Without seeing the palms, your description ‘whitish powdery tufts on the older fronds’ does sound insect in nature, possibly a mealybug.

    The symptoms observed in older fronds including staining of the frond stem (rachis) and one-sided death of the leaf blade are symptoms common to the diseases Fusarium Wilt and Rachis Blight, both of which affect Canary Island Date Palms. For accurate diagnosis and guidance on appropriate control measures, I suggest you engage the service of a local and suitably experienced arborist.

    Best wishes,


  4. Randy Says:

    Hi. Great site.
    I have several dozen CDIP’s that I grew from seed. The largest is over 3 meters tall. It has whitish powdery tufts on the older fronds. They don’t look like any scale or mealy bug pics I’ve ever seen. Additionally, several older fronds on one side develop dark line running down length of frond, dry out and die within days. Still has new growth from crown but it has slowed and looks smaller than usual. Is this Fusarium wilt? Any advice is appreciated.
    v/r Randy

  5. James Martens-Mullaly Says:

    Thanks for your query Emma,

    The seedlings you are observing can indeed develop into mature palms. Although the CIDP is a slow growing species, for ease of removal it is prudent to remove unwanted seedlings as they appear.



  6. Emma Lambert Says:

    Quite a number of the seeds fallen from my CIDP are starting to sprout shoots. What is the likelihood that these could grow into mature trees? I have just been pulling them as I don’t want them to grow.

  7. David Balsamo Says:

    Thanks Peter for your comment.

    Damage to this area for the palm can have dire consequences for long term health and stability.

    Trimming the lower trunk to provide clearance will damage the epidermis (outer sheath) and the peripheral ring of lignified fibres that lay below which in turn may compromise the structural stability of the plant and could result in pathogens such as Thielaviopsis, Ganoderma and Fusarium getting a foot hold in the plant as palms do not create secondary growth and cannot repair injuries to their stem.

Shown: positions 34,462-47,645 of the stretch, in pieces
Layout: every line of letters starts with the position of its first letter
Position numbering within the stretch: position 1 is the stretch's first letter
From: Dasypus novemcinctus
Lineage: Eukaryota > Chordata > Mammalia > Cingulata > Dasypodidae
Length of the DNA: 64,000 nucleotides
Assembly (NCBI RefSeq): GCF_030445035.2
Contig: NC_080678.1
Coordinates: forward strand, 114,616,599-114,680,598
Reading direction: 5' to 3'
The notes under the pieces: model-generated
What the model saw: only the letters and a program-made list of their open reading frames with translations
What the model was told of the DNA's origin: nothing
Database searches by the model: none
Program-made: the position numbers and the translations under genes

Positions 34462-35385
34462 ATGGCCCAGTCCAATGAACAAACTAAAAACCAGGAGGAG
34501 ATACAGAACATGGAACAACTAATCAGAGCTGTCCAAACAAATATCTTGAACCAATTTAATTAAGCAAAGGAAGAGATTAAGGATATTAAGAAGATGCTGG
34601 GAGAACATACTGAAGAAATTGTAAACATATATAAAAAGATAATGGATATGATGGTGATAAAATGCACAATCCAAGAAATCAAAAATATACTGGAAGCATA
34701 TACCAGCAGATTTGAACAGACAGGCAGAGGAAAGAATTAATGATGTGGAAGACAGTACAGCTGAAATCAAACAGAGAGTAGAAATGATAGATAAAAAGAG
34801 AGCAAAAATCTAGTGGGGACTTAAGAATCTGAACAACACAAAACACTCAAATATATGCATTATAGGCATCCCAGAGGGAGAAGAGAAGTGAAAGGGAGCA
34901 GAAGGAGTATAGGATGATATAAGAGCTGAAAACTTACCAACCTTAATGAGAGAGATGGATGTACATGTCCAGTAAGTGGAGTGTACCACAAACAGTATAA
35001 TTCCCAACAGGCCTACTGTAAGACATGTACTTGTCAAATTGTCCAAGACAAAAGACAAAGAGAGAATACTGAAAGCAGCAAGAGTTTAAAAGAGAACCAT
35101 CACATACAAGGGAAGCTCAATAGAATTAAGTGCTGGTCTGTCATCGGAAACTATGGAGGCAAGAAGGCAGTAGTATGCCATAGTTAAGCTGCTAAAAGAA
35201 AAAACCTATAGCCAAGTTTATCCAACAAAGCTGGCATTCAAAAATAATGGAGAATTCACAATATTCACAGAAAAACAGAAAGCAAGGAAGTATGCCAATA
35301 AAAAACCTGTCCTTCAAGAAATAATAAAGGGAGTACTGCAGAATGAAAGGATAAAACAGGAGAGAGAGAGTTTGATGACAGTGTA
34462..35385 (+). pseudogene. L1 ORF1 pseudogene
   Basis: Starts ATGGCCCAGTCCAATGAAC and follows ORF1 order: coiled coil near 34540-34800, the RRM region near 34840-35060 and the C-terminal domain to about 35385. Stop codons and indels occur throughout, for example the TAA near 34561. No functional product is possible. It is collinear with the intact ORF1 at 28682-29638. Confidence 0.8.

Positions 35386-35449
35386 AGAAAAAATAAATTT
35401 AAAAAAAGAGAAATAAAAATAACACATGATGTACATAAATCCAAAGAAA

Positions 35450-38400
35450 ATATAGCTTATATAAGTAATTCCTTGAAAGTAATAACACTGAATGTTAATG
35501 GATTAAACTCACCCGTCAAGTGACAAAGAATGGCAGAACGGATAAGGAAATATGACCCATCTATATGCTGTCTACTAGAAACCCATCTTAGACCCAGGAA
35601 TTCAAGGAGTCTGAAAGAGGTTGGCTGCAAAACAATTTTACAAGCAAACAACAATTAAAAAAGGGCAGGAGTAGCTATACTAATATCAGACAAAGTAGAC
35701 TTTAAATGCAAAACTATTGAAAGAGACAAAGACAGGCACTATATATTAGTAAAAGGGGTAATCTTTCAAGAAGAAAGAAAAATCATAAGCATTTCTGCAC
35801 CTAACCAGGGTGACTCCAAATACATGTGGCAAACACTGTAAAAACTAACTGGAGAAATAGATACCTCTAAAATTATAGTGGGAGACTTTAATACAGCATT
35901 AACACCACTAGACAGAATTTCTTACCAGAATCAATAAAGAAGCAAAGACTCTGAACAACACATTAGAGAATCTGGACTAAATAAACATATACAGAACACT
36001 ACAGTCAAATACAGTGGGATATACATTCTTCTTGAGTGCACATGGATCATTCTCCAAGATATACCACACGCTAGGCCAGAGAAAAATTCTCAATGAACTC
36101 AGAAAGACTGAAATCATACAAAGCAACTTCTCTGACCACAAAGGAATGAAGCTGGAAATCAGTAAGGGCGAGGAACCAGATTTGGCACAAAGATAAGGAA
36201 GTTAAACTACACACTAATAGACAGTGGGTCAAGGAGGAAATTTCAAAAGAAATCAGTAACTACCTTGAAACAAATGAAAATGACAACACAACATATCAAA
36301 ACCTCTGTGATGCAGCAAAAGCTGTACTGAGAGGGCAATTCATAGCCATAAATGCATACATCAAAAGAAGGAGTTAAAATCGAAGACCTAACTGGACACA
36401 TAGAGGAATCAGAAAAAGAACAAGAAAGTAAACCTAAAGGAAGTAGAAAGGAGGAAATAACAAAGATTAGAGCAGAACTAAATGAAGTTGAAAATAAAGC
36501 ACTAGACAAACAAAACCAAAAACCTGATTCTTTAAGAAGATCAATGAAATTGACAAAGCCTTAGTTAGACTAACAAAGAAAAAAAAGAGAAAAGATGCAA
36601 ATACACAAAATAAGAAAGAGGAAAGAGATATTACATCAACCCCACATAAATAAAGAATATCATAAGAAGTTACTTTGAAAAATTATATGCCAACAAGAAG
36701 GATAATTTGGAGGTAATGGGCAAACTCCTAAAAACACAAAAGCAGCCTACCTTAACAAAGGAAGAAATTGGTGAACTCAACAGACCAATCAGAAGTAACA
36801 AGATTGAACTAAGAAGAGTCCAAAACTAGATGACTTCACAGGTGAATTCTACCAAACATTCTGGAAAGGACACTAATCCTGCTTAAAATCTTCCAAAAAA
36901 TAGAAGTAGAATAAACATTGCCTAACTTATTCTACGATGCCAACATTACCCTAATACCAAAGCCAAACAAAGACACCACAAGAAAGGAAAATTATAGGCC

Furthermore, damage to this area of the trunk which is part of the root initiation zone could also affect future root initiation limiting available water and nutrient required to sustain plant health and to maintain the plant in an upright position.

    Hope this helps


    David Balsamo

  8. Peter Says:

    My neighbour has a CIDP growing about 1 metre from my garage wall. Its a lovely palm, about 8 metre tall trunk, but it has a root ball extending out from the trunk above ground that is pushing the brickwork inwards to the point where the wall is now totally cracked and in danger of breaking down. Are we able to trim off the above ground fibrous root matter so that it is clear of the brick wall? And will this pose any danger to the palm.

  9. David Balsamo Says:

    Thanks Alison for your comment. The Australian Standard AS4970-2009 says no less than 1 metre outside the crown projection. Having said that, CIDP roots are adventitious and arise continuously from the root initiation zone. Palms do not develop secondary woody roots and most roots live for approximately 1 – 3 years and are then replaced. This is the major factor in the high success rate of palm transplants. Without seeing your palm, I would suggest that no less than 1 metre from the base of the trunk would be appropriate however you should seek the advice of a local competent arborist on what maintenance may be required and bear in mind the comments made by James in the blog above dated 10/11/2009.


    David Balsamo

  10. Alison Says: